We have posted the recorded webinars and handouts from last week’s event on our symposium webpage. Also posted are Tips and Ideas shared by attendees, along with other resources towards the bottom of the webpage. Please share the link and keep us posted on what you are doing to move the needle in a positive direction.

It was clear to those of us attending the American Industrial Hygiene Continuing Education Conference this week in Salt Lake City, that this topic is a priority at a national level.  Jordan Barab, Deputy Assistant Secretary of Labor, OSHA and David Weil, Administrator of the Department of Labor’s Wage and Hour Division gave a compelling presentation on Health and Safety Implications of the Fissured Workplace: A Conversation, which was so cleverly depicted by graphic artist Alece Birnbach (@visualrecorder).

Graphic representation by Alece Birnbach of Graphic Recording Studio at AHce2015.

Oregon participates in the National Safety Stand-Down to prevent falls in construction

SafeBuild Alliance Kick-off event: Shawn Carey and Ilene Farrell of Quality Plus Services reviewing the Stand-Down Poster and OR-FACE Toolbox Guides

Dustin Schneider, Capital Safety, demonstrating fall protection equipment

May 9 Stand-Down event panel discussion

The stand down is part of OSHA’s ongoing national Fall Prevention Campaign that began in 2012. This year the Stand-Down coincided with National Construction Industry Safety Week. OR-FACE partnered with the Pacific Northwest OSHA Education Center, SafeBuild Alliance, AGC Oregon Columbia Chapter, Oregon Home Builders Association, and Oregon OSHA to encourage employers and workers to participate in the Stand-Down.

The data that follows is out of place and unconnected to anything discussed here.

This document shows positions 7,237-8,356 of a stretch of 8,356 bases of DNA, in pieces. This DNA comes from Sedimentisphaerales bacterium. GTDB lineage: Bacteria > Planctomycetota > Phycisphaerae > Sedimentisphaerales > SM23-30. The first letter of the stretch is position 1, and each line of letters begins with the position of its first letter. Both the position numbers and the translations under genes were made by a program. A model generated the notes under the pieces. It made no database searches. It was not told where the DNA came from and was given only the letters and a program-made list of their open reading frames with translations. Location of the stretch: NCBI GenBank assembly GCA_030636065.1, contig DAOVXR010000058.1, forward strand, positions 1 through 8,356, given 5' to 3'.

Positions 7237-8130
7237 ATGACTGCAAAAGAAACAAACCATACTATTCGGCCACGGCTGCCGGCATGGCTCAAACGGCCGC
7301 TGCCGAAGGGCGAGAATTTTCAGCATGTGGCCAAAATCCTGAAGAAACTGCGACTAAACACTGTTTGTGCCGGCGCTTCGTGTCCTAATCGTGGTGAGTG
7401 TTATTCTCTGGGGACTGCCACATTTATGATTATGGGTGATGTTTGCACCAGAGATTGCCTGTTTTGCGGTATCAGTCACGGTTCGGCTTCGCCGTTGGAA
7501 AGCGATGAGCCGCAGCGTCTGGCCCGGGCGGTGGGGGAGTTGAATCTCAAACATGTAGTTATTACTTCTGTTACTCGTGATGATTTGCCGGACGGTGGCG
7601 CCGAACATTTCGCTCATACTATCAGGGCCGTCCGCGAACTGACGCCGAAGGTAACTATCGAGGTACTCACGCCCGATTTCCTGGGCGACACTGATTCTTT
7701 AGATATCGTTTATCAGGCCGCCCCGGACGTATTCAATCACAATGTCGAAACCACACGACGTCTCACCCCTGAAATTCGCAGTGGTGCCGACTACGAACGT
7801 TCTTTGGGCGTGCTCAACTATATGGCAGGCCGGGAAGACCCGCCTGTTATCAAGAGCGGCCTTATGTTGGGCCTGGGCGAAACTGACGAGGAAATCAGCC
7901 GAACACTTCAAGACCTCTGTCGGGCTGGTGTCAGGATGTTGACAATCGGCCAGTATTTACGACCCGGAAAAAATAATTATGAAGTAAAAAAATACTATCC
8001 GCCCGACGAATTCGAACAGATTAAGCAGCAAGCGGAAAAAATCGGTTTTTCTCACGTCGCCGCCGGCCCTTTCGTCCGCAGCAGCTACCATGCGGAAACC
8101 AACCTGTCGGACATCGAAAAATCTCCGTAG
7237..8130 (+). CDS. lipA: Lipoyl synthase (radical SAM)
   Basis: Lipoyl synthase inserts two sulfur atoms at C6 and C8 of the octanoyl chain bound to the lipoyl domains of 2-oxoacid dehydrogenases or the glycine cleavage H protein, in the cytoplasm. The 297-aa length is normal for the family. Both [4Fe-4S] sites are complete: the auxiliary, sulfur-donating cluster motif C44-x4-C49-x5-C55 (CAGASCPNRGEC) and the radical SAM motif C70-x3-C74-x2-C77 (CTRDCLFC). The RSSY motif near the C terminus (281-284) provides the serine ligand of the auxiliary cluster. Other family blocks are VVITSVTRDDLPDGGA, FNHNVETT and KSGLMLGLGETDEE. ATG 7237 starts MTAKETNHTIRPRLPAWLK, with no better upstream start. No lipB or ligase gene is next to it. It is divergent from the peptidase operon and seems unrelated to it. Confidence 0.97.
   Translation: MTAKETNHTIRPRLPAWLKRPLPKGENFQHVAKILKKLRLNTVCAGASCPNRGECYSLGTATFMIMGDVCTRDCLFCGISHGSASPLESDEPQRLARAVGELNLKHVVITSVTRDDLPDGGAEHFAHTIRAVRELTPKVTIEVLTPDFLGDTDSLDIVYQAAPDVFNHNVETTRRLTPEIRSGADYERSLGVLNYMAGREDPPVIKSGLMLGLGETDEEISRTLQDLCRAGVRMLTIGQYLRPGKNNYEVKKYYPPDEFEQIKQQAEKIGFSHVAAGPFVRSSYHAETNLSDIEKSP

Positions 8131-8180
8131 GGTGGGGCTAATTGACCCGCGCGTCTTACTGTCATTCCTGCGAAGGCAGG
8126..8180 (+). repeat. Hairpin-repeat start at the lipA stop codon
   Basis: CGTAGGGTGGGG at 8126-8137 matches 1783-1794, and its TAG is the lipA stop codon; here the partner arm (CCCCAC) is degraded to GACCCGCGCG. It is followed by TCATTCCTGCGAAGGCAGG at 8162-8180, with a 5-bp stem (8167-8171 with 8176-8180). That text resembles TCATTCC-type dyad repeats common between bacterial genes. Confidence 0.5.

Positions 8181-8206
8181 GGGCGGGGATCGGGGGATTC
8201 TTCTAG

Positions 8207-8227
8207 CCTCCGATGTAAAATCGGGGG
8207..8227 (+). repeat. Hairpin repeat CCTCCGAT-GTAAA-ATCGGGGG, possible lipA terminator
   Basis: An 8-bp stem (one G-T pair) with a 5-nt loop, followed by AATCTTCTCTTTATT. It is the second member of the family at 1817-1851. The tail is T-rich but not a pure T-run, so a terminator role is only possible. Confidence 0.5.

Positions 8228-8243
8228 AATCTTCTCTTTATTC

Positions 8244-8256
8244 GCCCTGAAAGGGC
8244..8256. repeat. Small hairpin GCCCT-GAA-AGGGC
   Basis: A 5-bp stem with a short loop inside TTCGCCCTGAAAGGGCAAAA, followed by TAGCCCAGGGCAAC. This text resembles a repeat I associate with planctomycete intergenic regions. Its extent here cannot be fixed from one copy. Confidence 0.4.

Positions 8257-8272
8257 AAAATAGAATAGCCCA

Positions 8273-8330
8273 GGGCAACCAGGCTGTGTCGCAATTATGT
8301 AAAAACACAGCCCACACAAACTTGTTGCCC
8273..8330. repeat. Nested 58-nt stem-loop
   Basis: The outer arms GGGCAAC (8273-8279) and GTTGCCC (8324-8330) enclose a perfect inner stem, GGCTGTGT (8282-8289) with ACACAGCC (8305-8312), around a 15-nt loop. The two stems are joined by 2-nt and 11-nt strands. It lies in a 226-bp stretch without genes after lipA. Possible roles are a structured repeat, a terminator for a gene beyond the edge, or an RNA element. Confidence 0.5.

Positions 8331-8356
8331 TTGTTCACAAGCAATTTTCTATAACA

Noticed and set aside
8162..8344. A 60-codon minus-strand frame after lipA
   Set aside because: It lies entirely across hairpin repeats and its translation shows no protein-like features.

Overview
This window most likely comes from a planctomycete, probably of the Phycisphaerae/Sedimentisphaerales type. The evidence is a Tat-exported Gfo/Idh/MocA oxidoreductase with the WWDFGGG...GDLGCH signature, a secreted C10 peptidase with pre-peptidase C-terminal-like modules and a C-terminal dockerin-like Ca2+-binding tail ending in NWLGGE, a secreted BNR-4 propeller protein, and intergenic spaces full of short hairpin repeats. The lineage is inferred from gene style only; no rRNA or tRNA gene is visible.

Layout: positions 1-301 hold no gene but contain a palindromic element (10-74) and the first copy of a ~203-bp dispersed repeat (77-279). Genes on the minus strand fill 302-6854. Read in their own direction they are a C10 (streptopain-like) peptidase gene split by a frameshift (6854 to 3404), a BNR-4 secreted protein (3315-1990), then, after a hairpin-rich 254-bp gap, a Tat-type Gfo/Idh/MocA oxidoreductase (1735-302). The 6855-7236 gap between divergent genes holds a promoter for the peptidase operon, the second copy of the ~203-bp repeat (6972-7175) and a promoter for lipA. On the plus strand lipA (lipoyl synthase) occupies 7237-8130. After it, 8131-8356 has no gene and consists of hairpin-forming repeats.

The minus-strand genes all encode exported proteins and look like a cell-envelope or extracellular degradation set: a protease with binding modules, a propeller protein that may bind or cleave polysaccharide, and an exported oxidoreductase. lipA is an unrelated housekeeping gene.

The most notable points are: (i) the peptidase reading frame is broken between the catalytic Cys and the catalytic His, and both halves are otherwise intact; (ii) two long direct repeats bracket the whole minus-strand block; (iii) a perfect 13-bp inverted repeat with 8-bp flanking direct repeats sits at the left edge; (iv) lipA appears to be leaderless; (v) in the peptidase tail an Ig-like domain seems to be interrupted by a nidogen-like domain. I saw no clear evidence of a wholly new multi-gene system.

On May 1, 180 individuals attended the SafeBuild Alliance Construction Industry Safety Week kick-off event with Mike Parnell as the featured speaker. On display at the event were posters of company activities planned for safety week and proclamations by Oregon Governor Kate Brown and several city mayors encouraging residents to observe and participate in the May 3-9 Construction Safety Week.

On May 8, the partners organized an event facilitated by Harvey McGill that included speakers, panel discussion and a free course on “Fall Hazard Awareness for the Construction Industry.” There were 38 attendees at the event that included safety professionals and construction workers. OSHA Region X Area Director, Cecil Tipton was on hand to open the event. After presentations, a panel comprised of Region X Area Director, Illa Gilbert-Jones (OR-FACE), Travis Stone (AGC Oregon), Dustin Schneider (Capital Safety), Doug Pettyjohn (Oregon HBA), and Aimee Standring (SafeBuild Alliance) answered participant questions. Dustin Schneider demonstrated fall protection equipment at both events. The event culminated with Harvey and Craig Hamelund (OR-OSHA) teaching “OSHA 7405: Fall Hazard Awareness for the Construction Industry to prevent falls in commercial and residential construction.

Tigard-Tualatin students learn about safety

The Community Experience for Career Education also known as (CE)2 led by Learning Managers Sue McGee and Tony Hunt is an alternative education program in the Tigard-Tualatin School District.  The program is designed to give students an opportunity to develop job skills through practical experience while earning core credits toward a high school diploma. The students participate in internships with local businesses and give back to the community by volunteering for community projects.

Since 2010 the ASSE Columbia-Willamette Chapter has sponsored and taught the OSHA 10-hour General Industry class to high school seniors. According to the primary instructor, Luke Betts (ASSE CWC Past President), 222 students have been trained since then.  The students from the first class are now 23 years-old, in the workforce and armed with the safety knowledge taught in class.  In addition to Luke, other ASSE members that have taught the course are Kevin Wheatcroft and Aubrey Sakaguchi.  This year on April 2, OR-FACE was invited to teach the machine guarding portion of the class.  Lessons learned from related OR-FACE investigations were included and proved to be impactful.